U.S. Pat. No. 5,972,083 assigned to Adger Kogyo Co., Ltd. discloses a method of making a copy image on a receiving surface of an object without using a tracing paper. In this method, a surface bearing an original pattern is overlaid with a transparent or translucent thin sheet. The original pattern is then traced using a pen containing a specific ink to form a copy pattern on the sheet. The receiving surface of the object is overlaid with the copy pattern-bearing sheet and the assembly is heated with an iron, whereby the ink of the copy pattern penetrates through the sheet and is transferred to the receiving surface to form the image thereon. The ink used in this method contains an organic solvent in which a first, white coloring agent selected from salicylic acid and acetylsalicylic acid and a second coloring agent giving a color other than white are dissolved. This method has a problem because of the necessity of an ironing step.

U.S. Pat. No. 4,368,076 assigned to Adger Kogyo Co., Ltd. discloses an erasable ink composition containing cobalt thiocyanate dissolved in an aqueous solvent containing polyalkylene glycol having a molecular weight of 100-1000.

SUMMARY OF THE INVENTION

It is the primary object of the present invention to provide an ink composition useful for forming a copy image, corresponding to an original pattern, on a receiving surface of an object.

Another object of the present invention is to provide a simple method for forming a copy image on a desired surface.

It is a further object of the present invention to provide a writing instrument capable of forming a copy image on a desired surface.

In accordance with one aspect of the present invention, there is provided an ink composition comprising a mixed solvent including a first solvent which is liquid at 20 C. and which is selected from the group consisting of polyalkylene glycol, ethylene glycol monoethers and mixtures thereof and a second solvent selected from the group consisting of monohydric alcohols, ketones, esters, halogenated hydrocarbons and mixtures thereof, and a coloring agent dissolved in said mixed solvent.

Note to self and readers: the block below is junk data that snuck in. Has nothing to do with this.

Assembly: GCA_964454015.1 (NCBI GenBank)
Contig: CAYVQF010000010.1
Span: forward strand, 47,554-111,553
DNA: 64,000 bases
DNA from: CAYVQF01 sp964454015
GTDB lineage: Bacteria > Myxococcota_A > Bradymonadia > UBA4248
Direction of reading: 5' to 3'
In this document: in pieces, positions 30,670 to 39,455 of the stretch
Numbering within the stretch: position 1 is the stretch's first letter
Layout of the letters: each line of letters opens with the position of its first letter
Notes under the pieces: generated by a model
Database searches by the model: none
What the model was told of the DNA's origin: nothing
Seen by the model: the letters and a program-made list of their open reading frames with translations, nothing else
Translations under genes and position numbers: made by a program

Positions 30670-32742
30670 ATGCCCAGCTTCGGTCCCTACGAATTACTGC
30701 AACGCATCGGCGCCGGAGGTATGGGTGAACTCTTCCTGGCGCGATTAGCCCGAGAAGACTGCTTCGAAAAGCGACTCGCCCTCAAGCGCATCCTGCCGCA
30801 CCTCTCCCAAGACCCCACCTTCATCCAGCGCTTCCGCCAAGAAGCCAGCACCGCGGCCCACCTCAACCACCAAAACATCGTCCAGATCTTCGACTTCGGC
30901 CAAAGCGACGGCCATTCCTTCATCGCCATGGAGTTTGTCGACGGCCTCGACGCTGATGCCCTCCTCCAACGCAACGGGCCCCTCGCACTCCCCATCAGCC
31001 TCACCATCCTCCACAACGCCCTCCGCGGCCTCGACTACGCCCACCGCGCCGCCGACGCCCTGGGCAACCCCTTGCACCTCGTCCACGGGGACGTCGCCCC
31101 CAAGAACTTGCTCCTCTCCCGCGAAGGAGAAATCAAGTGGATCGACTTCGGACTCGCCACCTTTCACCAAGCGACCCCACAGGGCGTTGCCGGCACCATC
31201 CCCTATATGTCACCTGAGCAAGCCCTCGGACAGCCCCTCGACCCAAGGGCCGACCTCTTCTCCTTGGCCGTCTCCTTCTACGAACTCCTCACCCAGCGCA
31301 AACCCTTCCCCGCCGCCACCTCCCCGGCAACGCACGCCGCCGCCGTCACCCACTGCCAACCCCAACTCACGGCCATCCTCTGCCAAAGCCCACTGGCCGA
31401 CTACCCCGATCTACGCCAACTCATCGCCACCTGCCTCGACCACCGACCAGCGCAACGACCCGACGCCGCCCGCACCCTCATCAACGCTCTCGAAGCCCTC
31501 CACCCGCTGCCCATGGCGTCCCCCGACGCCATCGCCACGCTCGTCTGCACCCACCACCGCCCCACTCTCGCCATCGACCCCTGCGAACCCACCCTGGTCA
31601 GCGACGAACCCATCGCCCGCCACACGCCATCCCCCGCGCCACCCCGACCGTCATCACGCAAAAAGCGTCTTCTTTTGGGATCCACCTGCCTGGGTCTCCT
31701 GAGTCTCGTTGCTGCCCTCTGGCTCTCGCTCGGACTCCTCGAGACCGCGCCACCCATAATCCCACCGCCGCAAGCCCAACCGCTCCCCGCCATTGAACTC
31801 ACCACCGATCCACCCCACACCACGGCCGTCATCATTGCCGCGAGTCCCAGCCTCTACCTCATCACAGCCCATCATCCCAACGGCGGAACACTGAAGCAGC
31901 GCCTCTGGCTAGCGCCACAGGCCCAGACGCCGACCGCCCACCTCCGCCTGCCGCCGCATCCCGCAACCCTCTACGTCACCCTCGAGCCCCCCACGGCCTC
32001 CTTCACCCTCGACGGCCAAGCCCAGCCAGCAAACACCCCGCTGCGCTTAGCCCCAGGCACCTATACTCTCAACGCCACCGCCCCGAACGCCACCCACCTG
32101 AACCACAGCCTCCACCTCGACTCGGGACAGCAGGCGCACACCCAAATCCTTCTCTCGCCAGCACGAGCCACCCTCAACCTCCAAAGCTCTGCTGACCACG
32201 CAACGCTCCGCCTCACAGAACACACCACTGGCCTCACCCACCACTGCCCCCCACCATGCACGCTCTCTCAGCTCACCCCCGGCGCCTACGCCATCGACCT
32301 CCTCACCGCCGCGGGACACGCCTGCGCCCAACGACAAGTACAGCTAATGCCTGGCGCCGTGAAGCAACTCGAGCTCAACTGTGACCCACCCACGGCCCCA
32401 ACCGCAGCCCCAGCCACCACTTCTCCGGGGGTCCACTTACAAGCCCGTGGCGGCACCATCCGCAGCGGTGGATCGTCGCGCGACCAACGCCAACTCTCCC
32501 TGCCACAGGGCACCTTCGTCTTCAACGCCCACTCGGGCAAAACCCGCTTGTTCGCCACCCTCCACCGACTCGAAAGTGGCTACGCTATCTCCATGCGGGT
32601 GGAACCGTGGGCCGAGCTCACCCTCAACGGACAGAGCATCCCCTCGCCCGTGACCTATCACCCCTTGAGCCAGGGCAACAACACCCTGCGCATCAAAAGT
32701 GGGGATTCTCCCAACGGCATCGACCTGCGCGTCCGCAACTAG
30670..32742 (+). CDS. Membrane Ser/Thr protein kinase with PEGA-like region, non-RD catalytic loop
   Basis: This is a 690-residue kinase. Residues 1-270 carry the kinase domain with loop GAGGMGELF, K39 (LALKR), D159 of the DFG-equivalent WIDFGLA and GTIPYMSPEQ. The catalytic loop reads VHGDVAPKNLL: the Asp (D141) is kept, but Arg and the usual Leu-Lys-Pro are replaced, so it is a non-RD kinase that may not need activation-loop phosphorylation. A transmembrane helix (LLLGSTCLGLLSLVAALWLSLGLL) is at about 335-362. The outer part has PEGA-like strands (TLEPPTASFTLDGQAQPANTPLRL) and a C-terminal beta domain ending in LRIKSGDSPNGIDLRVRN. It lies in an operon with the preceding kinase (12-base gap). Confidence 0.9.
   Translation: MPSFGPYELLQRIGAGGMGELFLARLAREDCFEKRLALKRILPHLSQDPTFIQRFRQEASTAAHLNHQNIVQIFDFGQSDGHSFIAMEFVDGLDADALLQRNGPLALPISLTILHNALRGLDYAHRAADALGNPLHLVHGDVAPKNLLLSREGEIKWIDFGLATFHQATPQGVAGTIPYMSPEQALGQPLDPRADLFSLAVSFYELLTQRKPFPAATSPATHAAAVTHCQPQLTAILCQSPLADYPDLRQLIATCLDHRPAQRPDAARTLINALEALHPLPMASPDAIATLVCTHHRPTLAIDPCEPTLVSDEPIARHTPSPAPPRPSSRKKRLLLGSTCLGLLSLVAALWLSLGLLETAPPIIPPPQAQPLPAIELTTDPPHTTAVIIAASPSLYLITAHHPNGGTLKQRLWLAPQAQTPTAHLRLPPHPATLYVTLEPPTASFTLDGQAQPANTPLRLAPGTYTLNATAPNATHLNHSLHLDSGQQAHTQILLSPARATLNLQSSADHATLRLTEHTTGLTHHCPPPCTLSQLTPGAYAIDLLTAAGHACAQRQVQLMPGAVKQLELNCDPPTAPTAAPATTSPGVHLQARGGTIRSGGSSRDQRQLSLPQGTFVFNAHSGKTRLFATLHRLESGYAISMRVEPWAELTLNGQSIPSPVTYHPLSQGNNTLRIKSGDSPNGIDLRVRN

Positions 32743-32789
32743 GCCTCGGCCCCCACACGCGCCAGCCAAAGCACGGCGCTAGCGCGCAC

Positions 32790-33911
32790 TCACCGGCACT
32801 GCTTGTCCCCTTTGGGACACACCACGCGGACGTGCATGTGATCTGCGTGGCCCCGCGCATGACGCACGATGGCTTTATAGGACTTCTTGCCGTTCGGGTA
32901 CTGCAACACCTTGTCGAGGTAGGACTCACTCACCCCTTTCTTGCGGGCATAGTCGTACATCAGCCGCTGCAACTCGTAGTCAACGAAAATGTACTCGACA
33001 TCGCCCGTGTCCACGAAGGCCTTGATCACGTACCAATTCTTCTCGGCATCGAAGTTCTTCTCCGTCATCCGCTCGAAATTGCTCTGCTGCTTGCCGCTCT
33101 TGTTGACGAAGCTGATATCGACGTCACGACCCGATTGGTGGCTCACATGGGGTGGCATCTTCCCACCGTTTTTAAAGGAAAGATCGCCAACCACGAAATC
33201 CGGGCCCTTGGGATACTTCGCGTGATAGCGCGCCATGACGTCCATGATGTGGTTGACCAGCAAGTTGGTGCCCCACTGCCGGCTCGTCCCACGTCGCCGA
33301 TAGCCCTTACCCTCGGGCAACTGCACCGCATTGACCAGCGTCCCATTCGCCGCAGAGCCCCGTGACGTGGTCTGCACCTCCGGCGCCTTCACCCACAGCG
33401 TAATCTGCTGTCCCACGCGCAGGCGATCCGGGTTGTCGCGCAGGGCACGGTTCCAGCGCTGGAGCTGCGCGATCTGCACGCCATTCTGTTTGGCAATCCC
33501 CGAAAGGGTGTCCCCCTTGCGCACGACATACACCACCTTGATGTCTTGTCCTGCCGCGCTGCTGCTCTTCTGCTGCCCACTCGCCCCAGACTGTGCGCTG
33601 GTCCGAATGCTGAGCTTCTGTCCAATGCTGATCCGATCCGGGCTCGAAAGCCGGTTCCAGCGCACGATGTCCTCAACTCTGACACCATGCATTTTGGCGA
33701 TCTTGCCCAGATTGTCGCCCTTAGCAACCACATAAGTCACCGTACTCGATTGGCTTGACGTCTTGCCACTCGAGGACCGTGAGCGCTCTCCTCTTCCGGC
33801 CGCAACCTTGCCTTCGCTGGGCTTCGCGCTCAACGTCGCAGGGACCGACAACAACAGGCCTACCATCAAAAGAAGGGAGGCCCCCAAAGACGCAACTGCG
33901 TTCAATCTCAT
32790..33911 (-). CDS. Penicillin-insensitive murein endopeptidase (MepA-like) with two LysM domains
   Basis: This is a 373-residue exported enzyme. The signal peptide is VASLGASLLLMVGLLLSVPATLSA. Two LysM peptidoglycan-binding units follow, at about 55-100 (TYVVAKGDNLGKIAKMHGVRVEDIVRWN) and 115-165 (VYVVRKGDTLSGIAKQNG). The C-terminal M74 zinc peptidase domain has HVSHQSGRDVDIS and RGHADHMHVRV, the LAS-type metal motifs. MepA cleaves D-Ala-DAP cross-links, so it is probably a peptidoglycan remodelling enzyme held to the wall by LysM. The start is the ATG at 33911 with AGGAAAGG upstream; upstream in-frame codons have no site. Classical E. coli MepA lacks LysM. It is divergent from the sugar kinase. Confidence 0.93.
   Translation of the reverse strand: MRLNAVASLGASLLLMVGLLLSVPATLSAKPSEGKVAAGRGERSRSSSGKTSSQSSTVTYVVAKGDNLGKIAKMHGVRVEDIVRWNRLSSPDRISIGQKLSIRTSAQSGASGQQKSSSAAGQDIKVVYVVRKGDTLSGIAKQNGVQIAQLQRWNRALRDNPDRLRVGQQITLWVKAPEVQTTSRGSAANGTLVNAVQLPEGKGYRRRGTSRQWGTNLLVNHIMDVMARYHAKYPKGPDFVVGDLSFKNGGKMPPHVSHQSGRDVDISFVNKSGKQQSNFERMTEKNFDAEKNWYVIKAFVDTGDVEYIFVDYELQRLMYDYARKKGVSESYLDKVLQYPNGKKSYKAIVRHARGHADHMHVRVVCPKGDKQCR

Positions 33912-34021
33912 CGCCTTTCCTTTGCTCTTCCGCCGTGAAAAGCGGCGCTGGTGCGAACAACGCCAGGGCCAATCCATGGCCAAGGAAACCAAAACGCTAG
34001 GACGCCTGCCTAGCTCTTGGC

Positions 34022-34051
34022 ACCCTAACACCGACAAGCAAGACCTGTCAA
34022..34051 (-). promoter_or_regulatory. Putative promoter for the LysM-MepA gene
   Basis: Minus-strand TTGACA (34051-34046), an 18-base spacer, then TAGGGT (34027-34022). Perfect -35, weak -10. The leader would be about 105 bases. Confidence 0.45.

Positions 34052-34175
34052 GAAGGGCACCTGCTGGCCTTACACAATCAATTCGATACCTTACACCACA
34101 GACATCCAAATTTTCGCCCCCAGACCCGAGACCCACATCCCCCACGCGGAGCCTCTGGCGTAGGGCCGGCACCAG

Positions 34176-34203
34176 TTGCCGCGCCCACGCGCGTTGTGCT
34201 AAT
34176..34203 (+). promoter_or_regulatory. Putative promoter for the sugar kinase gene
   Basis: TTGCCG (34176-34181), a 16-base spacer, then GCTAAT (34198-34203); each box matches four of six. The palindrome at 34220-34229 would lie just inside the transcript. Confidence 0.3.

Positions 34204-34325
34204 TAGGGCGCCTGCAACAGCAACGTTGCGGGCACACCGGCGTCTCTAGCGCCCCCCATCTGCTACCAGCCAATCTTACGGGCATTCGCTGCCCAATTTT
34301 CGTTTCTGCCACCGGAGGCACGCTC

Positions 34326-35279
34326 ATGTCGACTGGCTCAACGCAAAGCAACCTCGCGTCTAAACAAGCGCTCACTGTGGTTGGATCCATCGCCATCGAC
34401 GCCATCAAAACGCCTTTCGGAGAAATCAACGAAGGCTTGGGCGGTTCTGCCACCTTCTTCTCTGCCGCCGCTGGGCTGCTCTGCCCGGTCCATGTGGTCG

In another aspect, the present invention provides a writing instrument comprising an ink container containing the above ink composition, and a rigid pen tip from which the ink composition in said ink container is exuded upon writing.

The present invention also provides a writing instrument comprising an ink container containing an ink composition, and a rigid pen tip from which said ink composition in said ink container is exuded upon writing, said ink composition comprising a solvent selected from the group consisting of monohydric alcohols, ketones, esters, halogenated hydrocarbons and mixtures thereof, and a coloring agent dissolved in said solvent.

The present invention further provides a method of making a copy image, corresponding to an original pattern on an ink permeable sheet, on a receiving surface of an object, comprising the steps of:

(a) overlaying said sheet on said receiving surface; and

(b) tracing said original pattern on said sheet with the above writing instrument.

The present invention further provides a method of making a copy image, corresponding to an original pattern on an ink permeable sheet, on a receiving surface of an object, comprising the steps of: